How do judges select contestants for the Miss America Pageant?

Miss America is not chosen on the basis of beauty alone, although this was the case back in 1921 when the pageant originated as a showcase for Atlantic City bathing beauties who paraded the Boardwalk on Labor Day weekend.

Today the pageant has become a scholarship foundation, with such other factors as talent and poise brought into consideration by the contest judges. The Foundation, a nonprofit civic corporation sponsored by the Gillette Company, Nestle Company, and Kellogg Company, awards $2 million in scholarships annually, with $20,000 going to Miss America.

A candidate for Miss America must be a United States citizen and a high school graduate between the ages of seventeen and twenty six. She must never have been married and be of “good moral character.” With these qualities, and an ambition for fame and glamour, she is eligible for a local pageant held in her state.

The Miss America Pageant grants a franchise to a “responsible organization” within each state, which in turn enfranchises other organizations, generally civic and service clubs, to conduct the contest on local levels. The headquarters in Atlantic City provides the clubs with a complete kit, how to hold a Miss America Pageant in your own backyard, as it were. Local pageants are informed about judging procedures and balloting, budgets, advertising aids, and publicity.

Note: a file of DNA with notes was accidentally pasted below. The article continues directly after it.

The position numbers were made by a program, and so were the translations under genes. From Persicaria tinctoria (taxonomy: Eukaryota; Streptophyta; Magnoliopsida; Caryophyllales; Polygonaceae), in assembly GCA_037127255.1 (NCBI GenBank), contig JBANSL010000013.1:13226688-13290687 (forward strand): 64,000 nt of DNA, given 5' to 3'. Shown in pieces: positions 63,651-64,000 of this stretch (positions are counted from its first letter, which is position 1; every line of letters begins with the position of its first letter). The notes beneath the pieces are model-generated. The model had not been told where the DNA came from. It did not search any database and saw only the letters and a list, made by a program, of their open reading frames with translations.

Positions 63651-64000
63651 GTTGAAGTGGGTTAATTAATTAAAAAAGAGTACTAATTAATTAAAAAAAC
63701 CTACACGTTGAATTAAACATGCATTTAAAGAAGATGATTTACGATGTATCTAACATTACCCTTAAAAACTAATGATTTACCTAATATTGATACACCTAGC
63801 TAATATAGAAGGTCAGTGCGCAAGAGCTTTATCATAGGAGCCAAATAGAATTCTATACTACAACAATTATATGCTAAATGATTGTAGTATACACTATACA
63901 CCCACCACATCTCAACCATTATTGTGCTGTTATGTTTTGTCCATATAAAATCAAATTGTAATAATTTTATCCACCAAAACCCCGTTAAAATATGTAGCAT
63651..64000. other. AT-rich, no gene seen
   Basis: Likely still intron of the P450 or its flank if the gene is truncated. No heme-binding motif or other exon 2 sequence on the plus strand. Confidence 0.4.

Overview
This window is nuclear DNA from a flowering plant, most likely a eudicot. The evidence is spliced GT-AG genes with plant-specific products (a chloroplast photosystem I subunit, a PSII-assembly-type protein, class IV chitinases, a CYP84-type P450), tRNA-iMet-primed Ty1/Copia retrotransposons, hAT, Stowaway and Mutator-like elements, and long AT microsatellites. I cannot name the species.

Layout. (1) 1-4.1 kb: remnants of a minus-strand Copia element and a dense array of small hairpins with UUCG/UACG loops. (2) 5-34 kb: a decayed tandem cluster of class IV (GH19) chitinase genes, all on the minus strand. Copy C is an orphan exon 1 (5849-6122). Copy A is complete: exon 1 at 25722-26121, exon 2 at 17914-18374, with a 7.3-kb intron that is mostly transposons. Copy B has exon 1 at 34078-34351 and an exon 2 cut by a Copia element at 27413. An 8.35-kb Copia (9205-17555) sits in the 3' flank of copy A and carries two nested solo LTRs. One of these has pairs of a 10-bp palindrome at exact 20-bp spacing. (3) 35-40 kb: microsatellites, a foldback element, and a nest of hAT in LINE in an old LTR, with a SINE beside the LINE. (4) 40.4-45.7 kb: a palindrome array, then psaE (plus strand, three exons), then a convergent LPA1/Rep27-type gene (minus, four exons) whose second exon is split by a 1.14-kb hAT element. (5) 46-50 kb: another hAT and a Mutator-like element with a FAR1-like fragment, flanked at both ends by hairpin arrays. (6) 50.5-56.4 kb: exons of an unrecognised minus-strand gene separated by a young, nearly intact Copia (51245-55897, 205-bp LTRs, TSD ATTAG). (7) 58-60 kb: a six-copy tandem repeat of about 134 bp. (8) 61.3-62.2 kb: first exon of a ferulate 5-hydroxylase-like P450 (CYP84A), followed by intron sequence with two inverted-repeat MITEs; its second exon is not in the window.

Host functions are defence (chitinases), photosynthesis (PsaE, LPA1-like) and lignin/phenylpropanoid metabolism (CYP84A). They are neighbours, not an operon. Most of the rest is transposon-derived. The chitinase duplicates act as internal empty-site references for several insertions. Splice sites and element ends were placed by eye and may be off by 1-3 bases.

At every level, local, state, and national, the contestants are judged in four separate categories: private interview, evening gown, talent, and swimsuit. Points are accumulated in each division and added at the end, with extra weight awarded for talent.

First, the contestant meets alone for 7 minutes with a panel of judges who form an evaluation of her personality, mental alertness, and general knowledge. Mature vocabulary, pleasant voice, good manners, and sincerity are all winning attributes in this category.

In the opening stage competition, contestants wear evening gowns of their own choice, walk before the judges, and speak for 15 seconds. Poise, grace, and an overall attractive appearance are key factors here. Next is the talent competition, in which the women sing, dance, act, or in some way dramatize a hobby or career. The judges are instructed to look for potential as well as already trained and accomplished talent.

Then comes the procession of contestants in swimsuits, when the judges look for fine figures, poise, and posture to select the next beauty queen of America.

About Karen Hill

Karen Hill is a freelance writer, editor, and columnist. Born in New York, her work has appeared in the Examiner, Yahoo News, Buzzfeed, among others.

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